Side Effects of Phenylalanine in Soda
Phenylalanine is an essential amino acid, which your body needs to build proteins. Your body cannot manufacture this amino acid, so you need to get it from foods such as poultry, pork, fish, milk, yogurt, eggs, cheese, soy products, bananas, certain nuts and seeds. Aspartame, an artificial sweetener used in many diet sodas, is high in phenylalanine, according to HealthVitaminGuide.com. Phenylalanine in general is not a problem to most people and a vast majority do not report any side effects. However, people born with phenylketonuria, a rare metabolic disorder, cannot process phenylalanine and should avoid taking it.
Hypertension and Migraine
If you have PKU, or are sensitive to phenylalanine, and take more than 5000 milligrams of DL-phenylalanine a day, a lab-created mirror-image molecule of phenylalanine, you may experience nausea, heartburn and headaches, HealthVitaminGuide.com notes. You may also experience hypertension and migraine. The risk of this happening becomes especially high and serious if you are using antidepressants that are monoamine oxidase inhibitors. These medications, combined with phenylalanine, may cause a spike in your blood pressure that could lead to a heart attack or stroke, the University of Maryland Medical Center reports.
- If you have PKU, or are sensitive to phenylalanine, and take more than 5000 milligrams of DL-phenylalanine a day, a lab-created mirror-image molecule of phenylalanine, you may experience nausea, heartburn and headaches, HealthVitaminGuide.com notes.
Neurological Side Effects
List of Foods That Contain Phenylalanine
Children who have been exposed to high doses of DL-phenylalanine may show signs of anxiety, jitteriness and hyperactivity, reports the University of Maryland Medical Center. Phenylalanine also may worsen the symptoms of people suffering from tardive dyskinesia, a disorder that arises from taking antipsychotic drugs, such as phenytoin, valproid acid or carbamazepine, to treat schizophrenia over a long period of time. Tardive dyskinesia causes its victims to involuntarily move parts of their body such as the tongue, lips, face, trunk and limbs. In addition to this, phenylalanine may also make some of the symptoms of Parkinson’s disease worse as well as interfere with the absorption of levodopa, a medication used to treat the disease, according to the University of Maryland Medical Center. At high doses, phenylalanine acts as a neurotoxin that excites the neurons of the brain to the point of cellular death, reports HealthVitaminGuide.com.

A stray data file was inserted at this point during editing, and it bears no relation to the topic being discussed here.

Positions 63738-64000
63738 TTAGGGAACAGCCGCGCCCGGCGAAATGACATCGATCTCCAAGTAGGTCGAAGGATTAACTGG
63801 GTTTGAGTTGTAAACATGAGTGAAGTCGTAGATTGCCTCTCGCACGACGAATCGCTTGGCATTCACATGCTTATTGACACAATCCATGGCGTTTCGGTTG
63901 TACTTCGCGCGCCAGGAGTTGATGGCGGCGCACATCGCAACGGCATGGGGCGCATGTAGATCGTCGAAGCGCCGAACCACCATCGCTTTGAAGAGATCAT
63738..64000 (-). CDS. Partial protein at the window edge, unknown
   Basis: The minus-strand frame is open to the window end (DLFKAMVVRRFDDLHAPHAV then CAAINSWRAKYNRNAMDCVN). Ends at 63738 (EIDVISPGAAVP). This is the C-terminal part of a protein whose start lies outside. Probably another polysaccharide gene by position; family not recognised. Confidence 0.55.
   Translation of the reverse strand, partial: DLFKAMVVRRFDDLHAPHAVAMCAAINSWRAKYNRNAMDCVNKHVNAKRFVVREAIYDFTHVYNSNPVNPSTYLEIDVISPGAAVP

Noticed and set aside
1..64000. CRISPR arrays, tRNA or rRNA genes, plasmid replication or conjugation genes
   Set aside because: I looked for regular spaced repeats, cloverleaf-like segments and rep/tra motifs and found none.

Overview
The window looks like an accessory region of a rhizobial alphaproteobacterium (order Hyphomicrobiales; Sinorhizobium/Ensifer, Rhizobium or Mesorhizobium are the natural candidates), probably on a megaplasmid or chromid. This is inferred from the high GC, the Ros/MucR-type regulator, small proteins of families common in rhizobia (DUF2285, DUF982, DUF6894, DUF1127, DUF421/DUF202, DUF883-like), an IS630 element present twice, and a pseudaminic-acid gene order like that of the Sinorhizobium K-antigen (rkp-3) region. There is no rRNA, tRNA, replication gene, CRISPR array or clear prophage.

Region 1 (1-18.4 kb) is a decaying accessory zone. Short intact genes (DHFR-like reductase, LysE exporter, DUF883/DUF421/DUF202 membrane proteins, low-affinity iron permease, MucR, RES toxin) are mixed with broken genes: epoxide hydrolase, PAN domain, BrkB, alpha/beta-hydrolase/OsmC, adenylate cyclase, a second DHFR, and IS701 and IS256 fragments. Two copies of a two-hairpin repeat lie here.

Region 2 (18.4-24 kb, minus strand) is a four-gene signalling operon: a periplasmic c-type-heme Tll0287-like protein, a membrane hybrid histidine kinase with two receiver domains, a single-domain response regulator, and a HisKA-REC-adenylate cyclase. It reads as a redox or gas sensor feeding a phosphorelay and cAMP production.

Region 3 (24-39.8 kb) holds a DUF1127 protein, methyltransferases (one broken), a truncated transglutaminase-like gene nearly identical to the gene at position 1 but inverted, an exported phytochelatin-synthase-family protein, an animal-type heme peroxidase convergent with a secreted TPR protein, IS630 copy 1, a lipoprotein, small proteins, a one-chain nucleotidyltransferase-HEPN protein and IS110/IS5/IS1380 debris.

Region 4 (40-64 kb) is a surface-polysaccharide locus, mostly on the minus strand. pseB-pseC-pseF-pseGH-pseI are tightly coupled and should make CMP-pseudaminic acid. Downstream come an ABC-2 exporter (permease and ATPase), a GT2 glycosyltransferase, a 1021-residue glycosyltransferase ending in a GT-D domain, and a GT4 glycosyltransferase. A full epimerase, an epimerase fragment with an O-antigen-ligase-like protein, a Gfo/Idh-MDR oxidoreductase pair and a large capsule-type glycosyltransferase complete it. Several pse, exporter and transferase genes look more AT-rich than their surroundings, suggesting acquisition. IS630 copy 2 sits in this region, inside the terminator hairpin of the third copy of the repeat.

- Children who have been exposed to high doses of DL-phenylalanine may show signs of anxiety, jitteriness and hyperactivity, reports the University of Maryland Medical Center.
- In addition to this, phenylalanine may also make some of the symptoms of Parkinson’s disease worse as well as interfere with the absorption of levodopa, a medication used to treat the disease, according to the University of Maryland Medical Center.
Damage to Infants
Women who have phenylketonuria and who are pregnant need to be particularly careful about ingesting phenylalanine either from food or from artificial sweeteners. High levels of phynylalanine ingested during pregnancy can cause birth defects ranging from failure of developing organs to form properly in the first trimester to faulty brain formation during the last trimester, according to a report from the Louisiana State University Health Sciences Center.
List of Foods That Contain Phenylalanine
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- HealthVitaminGuide.com: Phenylalanine
- University of Maryland Medical Center: Phenylalanine
- MedlinePlus.com: Phenylketonuria
- Marble, M. Phenylketonuria and other metabolic diseases: clinical, genetic and newborn screening aspects. LSU Health Sciences Center.
- Burlina AP, Lachmann RH, Manara R, et al. The neurological and psychological phenotype of adult patients with early-treated phenylketonuria: A systematic review. J Inherit Metab Dis. 2019;42(2):209-219. doi:10.1002/jimd.12065
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- Southeast Regional Genetics Network. PKU nutrition management guidelines. Updated August 2016.
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- Concolino D, Mascaro I, Moricca MT, et al. Long-term treatment of phenylketonuria with a new medical food containing large neutral amino acids [published correction appears in Eur J Clin Nutr. 2017 Aug;71(8):1027]. Eur J Clin Nutr. 2017;71(1):51–55. doi:10.1038/ejcn.2016.166
- Kose E, Aksoy B, Kuyum P, Tuncer N, Arslan N, Ozturk Y. The effects of breastfeeding in infants with phenylketonuria. J Pediatr Nurs. 2018;38:27-32. doi:10.1016/j.pedn.2017.10.009
- Southeastern Genetics Network. PKU nutrition management guidelines.
- The National PKU Alliance. Returning to diet.
- University of Washington. Cristine M. Trahms Program for Phenylketonuria. What is the diet for PKU?
Joseph Pritchard graduated from Our Lady of Fatima Medical School with a medical degree. He has spent almost a decade studying humanity. Dr. Pritchard writes as a San Francisco biology expert for a prominent website and thoroughly enjoys sharing the knowledge he has accumulated.